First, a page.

Neil Pedersen Presents at State Bar Solo and Small Firm Summit

Adjunct Professor Neil Pedersen gave two one-hour presentations at this year’s State Bar Solo and Small Firm Summit on June 18, 2015, in Newport Beach, California. One presentation was entitled “Time Management for the Busy Attorney,” and the other was entitled “The Paperless Law Office: Using Technology to Maximize Efficiency and Profit.” The State Bar’s California Young Lawyers Association has asked Professor Pedersen to produce two recorded segments on those same topics for its Ten Minute Mentor program, where CYLA members can view ten-minute videos on topics related to the practice of law.

Advertisements

Cheyanna Jaffke Attends U.S. Tax Court Judicial Conference

Professor Cheyanna Jaffke recently returned from the U.S. Tax Court Judicial Conference at Duke University. Attendance at the conference is by invitation only and Professor Jaffke was invited by the Chief Judge of the U.S. Tax Court, Michael Thornton. She had breakfast with Judge Eric G. Bruggink, senior judge on the United States Court of Federal Claims in Washington, DC, met and spoke with Justice Antonin Scalia, and had dinner with Judge Robert A. Wherry, Jr., senior judge of the U.S. Tax Court.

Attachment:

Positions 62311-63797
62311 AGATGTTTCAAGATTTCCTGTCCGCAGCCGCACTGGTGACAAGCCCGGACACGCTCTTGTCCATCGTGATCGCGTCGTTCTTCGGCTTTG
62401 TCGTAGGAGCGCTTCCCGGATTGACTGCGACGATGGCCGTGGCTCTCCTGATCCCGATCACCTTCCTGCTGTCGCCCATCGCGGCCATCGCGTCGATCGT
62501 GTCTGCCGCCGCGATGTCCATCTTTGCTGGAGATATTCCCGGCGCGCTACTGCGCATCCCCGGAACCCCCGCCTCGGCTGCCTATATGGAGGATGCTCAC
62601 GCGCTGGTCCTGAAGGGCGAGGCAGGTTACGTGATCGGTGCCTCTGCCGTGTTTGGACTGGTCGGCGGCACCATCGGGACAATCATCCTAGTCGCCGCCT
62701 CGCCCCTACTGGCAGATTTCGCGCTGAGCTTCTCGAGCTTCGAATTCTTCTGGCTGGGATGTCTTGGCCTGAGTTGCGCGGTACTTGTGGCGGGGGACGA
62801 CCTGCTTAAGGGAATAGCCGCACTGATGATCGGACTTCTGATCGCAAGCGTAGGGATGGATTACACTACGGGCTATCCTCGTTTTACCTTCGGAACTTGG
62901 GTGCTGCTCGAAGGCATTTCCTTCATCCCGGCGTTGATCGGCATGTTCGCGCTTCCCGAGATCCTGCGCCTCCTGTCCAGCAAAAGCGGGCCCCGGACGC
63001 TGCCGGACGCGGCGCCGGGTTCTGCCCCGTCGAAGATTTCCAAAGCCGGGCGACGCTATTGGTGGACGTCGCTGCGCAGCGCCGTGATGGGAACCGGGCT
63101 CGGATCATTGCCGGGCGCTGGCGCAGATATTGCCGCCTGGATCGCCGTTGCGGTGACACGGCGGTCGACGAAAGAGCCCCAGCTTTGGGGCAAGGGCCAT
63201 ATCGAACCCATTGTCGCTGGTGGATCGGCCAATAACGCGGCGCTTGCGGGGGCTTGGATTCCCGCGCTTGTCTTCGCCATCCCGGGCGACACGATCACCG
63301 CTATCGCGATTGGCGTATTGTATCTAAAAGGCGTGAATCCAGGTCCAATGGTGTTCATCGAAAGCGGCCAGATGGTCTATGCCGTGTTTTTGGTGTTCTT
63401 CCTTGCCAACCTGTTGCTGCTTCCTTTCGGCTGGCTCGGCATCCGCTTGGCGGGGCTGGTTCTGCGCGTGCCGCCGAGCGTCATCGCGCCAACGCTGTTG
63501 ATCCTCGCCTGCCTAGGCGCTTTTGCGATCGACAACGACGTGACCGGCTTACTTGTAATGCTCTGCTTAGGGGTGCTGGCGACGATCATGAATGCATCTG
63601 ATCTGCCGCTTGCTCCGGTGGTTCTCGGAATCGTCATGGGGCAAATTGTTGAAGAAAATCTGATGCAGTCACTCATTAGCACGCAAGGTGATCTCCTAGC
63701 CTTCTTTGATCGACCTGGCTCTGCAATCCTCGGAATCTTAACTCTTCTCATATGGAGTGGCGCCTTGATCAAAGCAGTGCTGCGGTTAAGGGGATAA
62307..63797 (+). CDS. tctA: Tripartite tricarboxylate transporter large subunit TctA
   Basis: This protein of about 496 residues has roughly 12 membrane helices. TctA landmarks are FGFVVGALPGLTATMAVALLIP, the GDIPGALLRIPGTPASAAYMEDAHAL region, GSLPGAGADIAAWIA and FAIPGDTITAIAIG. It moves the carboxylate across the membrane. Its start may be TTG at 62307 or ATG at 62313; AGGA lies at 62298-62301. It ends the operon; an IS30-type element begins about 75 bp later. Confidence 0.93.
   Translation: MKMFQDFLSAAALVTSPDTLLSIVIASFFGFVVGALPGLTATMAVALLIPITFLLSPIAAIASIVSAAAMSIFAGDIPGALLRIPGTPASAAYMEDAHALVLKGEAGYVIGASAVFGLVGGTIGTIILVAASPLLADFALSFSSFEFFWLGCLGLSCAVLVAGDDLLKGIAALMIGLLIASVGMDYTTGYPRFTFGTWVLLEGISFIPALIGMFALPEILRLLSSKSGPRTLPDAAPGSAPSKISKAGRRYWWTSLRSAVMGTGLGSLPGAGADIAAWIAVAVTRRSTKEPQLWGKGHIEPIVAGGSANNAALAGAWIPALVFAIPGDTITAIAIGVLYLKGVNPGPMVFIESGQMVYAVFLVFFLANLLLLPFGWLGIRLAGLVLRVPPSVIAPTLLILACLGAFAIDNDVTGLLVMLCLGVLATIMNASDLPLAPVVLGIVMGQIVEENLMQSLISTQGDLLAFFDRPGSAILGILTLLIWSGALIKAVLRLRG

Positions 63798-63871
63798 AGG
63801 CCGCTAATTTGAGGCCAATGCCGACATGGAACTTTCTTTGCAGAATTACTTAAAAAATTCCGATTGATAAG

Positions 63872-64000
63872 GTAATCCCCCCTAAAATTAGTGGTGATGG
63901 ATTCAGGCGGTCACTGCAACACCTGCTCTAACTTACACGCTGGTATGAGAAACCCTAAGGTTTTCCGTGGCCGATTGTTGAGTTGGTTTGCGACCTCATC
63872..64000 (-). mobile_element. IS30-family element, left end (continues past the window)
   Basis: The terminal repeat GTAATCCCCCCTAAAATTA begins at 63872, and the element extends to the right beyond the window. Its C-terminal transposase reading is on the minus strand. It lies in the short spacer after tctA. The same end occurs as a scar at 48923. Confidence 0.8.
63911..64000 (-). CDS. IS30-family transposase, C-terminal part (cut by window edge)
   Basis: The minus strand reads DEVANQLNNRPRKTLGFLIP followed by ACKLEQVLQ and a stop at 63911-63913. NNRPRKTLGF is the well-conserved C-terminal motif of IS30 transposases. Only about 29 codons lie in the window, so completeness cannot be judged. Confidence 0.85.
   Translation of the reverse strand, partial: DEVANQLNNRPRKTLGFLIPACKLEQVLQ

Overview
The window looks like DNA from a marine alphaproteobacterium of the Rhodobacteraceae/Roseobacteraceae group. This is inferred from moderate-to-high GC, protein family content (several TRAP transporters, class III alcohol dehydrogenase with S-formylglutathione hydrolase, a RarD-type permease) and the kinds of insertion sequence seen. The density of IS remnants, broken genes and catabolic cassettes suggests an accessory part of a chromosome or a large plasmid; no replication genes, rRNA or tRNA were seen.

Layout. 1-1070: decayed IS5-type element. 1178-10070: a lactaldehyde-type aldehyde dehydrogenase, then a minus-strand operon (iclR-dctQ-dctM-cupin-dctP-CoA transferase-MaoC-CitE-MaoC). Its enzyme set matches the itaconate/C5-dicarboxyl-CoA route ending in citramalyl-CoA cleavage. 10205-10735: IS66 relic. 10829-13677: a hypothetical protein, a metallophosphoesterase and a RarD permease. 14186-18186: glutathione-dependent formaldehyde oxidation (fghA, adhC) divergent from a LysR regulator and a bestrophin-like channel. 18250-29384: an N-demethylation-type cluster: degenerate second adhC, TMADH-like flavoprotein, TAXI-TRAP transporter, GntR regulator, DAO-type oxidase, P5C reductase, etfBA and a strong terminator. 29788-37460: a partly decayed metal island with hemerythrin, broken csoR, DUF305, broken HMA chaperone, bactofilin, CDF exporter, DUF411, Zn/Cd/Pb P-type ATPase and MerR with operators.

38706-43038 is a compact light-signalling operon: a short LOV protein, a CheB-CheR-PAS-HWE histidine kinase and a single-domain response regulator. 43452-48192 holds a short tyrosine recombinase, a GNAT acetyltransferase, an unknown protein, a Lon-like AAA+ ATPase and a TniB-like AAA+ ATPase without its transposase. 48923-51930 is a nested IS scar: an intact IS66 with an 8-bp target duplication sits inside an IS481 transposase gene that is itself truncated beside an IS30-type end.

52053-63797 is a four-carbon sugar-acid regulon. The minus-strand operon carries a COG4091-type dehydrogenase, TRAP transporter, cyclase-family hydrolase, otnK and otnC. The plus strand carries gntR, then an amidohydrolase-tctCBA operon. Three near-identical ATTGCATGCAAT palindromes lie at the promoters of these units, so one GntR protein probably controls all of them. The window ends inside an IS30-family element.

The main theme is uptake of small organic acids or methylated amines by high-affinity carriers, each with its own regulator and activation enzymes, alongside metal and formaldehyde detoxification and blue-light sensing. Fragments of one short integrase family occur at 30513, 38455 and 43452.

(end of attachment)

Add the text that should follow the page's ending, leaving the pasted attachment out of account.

Jennifer Koh’s Article Cited Extensively by United States Supreme Court in Mellouli Decision

The United States Supreme Court cited and quoted Professor Jennifer Koh in its majority opinion in Mellouli v. Lynch, an important case involving the immigration consequences of crime. In Mellouli, the Court held in a 7-2 opinion that a lawful permanent resident’s conviction for possession of drug paraphernalia under Kansas law (in this case, involving four unidentified pills contained in a sock) did not trigger deportation. The majority opinion, written by Justice Ruth Bader Ginsburg, cited and quoted Professor Koh’s law review article, “The Whole Better Than the Sum: A Case for the Categorical Approach to Determining the Immigration Consequences of Crime,” 26 Geo. Immigr. L. J. 257 (2012) extensively to support the contention that the “categorical approach” – a methodology used by adjudicators to determine whether a conviction should trigger adverse immigration consequences — “is suited to the realities of the system.” (Slip op. at 7). Earlier this year, Professor Koh weighed in with her thoughts on the Mellouli case in an online symposium at crimmigration.com.